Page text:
For integration personnel, the core information of the traps that would be sent by the managed device can be known from what are called as MIB files (Management Information Base). These MIB files are provided by the system where the SNMP agent and subagents are running.

These files provide most of the information about the various traps that the system is likely to send. Apart from this, it also has information about various objects and variables of the system, and the same can be queried and set by the SNMP manager through SNMP. All these traps, objects etc are identified by their OIDs (object Identifier).

These MIB files have to be analyzed in order to understand the format of the trap PDU.

Configuration Steps

As mentioned previously, third party nodes provide the needed information through MIB files. Once the information described in the previous section has been collected, OSS needs to be configured with the same. This configuration lies within the scope of OSS as to how it would facilitate it. For example, some OSSs provide the FM integration personnel with a toolkit which assists them in configuration. Meanwhile the third party should be doing the needed SNMP configuration from their end and they should be provided with OSS details like IP address, SNMP port number where OSS listens for the traps (default UDP port: 162).

The entire process can be broadly understood with the following steps:

  • Configuration of the IP address of the managed node in OSS 
  • Adding the managed object (third party node) to the topology database maintained by the OSS. 
  • Configuration of the trap information in OSS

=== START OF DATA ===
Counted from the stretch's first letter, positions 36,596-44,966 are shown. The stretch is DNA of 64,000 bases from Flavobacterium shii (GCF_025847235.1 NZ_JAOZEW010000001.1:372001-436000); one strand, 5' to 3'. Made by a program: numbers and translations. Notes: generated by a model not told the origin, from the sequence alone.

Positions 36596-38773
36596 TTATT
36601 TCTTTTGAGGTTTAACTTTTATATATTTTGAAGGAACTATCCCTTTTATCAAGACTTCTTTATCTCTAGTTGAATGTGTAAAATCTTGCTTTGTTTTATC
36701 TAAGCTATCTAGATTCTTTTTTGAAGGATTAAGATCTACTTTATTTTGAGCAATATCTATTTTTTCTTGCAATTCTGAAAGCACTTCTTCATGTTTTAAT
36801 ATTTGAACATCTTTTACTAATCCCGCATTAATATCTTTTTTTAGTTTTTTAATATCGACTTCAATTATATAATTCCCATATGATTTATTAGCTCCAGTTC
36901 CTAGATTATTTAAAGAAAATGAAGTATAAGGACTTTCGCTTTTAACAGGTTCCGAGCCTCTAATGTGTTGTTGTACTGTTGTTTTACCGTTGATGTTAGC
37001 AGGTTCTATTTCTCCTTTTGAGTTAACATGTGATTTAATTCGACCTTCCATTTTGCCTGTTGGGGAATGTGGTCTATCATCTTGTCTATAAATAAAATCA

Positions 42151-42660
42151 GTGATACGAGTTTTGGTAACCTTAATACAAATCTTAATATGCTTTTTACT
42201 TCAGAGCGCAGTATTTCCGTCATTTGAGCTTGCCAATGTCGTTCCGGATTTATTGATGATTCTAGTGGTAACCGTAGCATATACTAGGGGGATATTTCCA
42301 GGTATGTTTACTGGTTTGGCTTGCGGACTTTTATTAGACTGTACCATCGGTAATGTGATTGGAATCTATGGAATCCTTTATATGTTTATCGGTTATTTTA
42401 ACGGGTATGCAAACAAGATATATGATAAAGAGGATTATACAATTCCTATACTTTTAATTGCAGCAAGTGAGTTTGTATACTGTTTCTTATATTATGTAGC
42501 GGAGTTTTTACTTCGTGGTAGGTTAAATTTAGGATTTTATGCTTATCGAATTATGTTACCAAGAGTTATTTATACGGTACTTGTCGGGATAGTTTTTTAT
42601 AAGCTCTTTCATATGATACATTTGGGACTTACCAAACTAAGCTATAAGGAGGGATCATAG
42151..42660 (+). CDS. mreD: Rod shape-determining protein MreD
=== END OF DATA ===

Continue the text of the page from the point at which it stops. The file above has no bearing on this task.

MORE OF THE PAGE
• IP connectivity between OSS and the managed node. 
  • Start receiving traps from the managed node. 

The third party node is added to the topology database of OSS which enables the node to be managed from OSS’s TLUI (Top Level User Interface) and to display its alarms on the alarm monitor.

Once the configuration is done, make sure that there is connectivity between OSS and the third party node over the customer’s IP network. Basic connectivity can be confirmed by using ping command. There would be a separate team at the customer’s place taking care of the network. Help can be taken from them. As mentioned above, SNMP manager listens on UDP port 162 for the traps which are being sent over the network. Hence, the managed node should send the traps to port 162.

This completes the integration task and a thorough testing should be done from both the ends. All types of alarms (critical, major and minor) should be tested to declare the integration as successful.

Challenges

There are multiple challenges one faces while integrating the 3rd party nodes with OSS first time

  • In few cases, the third party platforms do not send the trap in the expected format. The format is understood from the MIB file of the third party which defines the sequence of variables of the trap. For example, if the first field of the trap is defined in the MIB file to contain “alarm description” and when the OSS receives the trap with first field having “alarm number”, this becomes a case where the third party platform fails to be compliant with its own MIB file, and thus resulting in the unexpected format of the trap. As a consequence of this, the OSS either fails to process the trap or displays wrong information on the monitor. This is a clear error from the third party node. In such a scenario, the same has to be communicated to the third party team and seek a correction from them. 
  • Another challenge lies in testing of all the possible traps. Since the third party platform would not be sending all the traps without any reason, they will have to be generated manually by the third party team. This also becomes a challenge for them but not impossible. It is usually agreed by all the parties involved in the integration that this is an acceptable and preferred way of testing. When the alarm monitor displays all the information correctly, it indicates that the various fields of the trap have been processed successfully.